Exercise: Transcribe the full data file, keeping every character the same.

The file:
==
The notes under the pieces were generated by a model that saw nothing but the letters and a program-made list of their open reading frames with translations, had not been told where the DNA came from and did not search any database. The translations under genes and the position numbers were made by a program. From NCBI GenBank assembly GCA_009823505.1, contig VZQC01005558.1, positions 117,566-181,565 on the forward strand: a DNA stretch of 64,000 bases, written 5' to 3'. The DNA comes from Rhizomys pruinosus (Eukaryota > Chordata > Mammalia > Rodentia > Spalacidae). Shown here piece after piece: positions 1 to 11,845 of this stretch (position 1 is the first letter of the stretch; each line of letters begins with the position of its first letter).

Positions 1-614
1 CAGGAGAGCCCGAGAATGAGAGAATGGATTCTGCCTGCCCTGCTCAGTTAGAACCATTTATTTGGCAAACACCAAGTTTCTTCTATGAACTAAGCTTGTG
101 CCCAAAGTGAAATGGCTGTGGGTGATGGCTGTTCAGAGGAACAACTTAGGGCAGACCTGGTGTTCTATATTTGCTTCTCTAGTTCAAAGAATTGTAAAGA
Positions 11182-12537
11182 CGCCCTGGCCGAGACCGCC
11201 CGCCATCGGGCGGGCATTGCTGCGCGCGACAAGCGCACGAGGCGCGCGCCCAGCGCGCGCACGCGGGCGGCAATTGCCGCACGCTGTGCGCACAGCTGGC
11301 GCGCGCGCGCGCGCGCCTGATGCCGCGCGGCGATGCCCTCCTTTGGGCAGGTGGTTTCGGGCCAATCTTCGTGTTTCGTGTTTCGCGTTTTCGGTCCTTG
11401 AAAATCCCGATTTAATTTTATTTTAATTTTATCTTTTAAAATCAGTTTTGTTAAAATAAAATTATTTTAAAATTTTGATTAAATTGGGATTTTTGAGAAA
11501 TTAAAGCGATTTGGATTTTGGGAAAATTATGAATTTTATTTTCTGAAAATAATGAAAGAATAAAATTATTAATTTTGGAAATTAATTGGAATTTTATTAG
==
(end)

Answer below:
The notes under the pieces were generated by a model that saw nothing but the letters and a program-made list of their open reading frames with translations, had not been told where the DNA came from and did not search any database. The translations under genes and the position numbers were made by a program. From NCBI GenBank assembly GCA_009823505.1, contig VZQC01005558.1, positions 117,566-181,565 on the forward strand: a DNA stretch of 64,000 bases, written 5' to 3'. The DNA comes from Rhizomys pruinosus (Eukaryota > Chordata > Mammalia > Rodentia > Spalacidae). Shown here piece after piece: positions 1 to 11,845 of this stretch (position 1 is the first letter of the stretch; each line of letters begins with the position of its first letter).

Positions 1-614
1 CAGGAGAGCCCGAGAATGAGAGAATGGATTCTGCCTGCCCTGCTCAGTTAGAACCATTTATTTGGCAAACACCAAGTTTCTTCTATGAACTAAGCTTGTG
101 CCCAAAGTGAAATGGCTGTGGGTGATGGCTGTTCAGAGGAACAACTTAGGGCAGACCTGGTGTTCTATATTTGCTTCTCTAGTTCAAAGAATTGTAAAGA
Positions 11182-12537
11182 CGCCCTGGCCGAGACCGCC
11201 CGCCATCGGGCGGGCATTGCTGCGCGCGACAAGCGCACGAGGCGCGCGCCCAGCGCGCGCACGCGGGCGGCAATTGCCGCACGCTGTGCGCACAGCTGGC
11301 GCGCGCGCGCGCGCGCCTGATGCCGCGCGGCGATGCCCTCCTTTGGGCAGGTGGTTTCGGGCCAATCTTCGTGTTTCGTGTTTCGCGTTTTCGGTCCTTG
11401 AAAATCCCGATTTAATTTTATTTTAATTTTATCTTTTAAAATCAGTTTTGTTAAAATAAAATTATTTTAAAATTTTGATTAAATTGGGATTTTTGAGAAA
11501 TTAAAGCGATTTGGATTTTGGGAAAATTATGAATTTTATTTTCTGAAAATAATGAAAGAATAAAATTATTAATTTTGGAAATTAATTGGAATTTTATTAG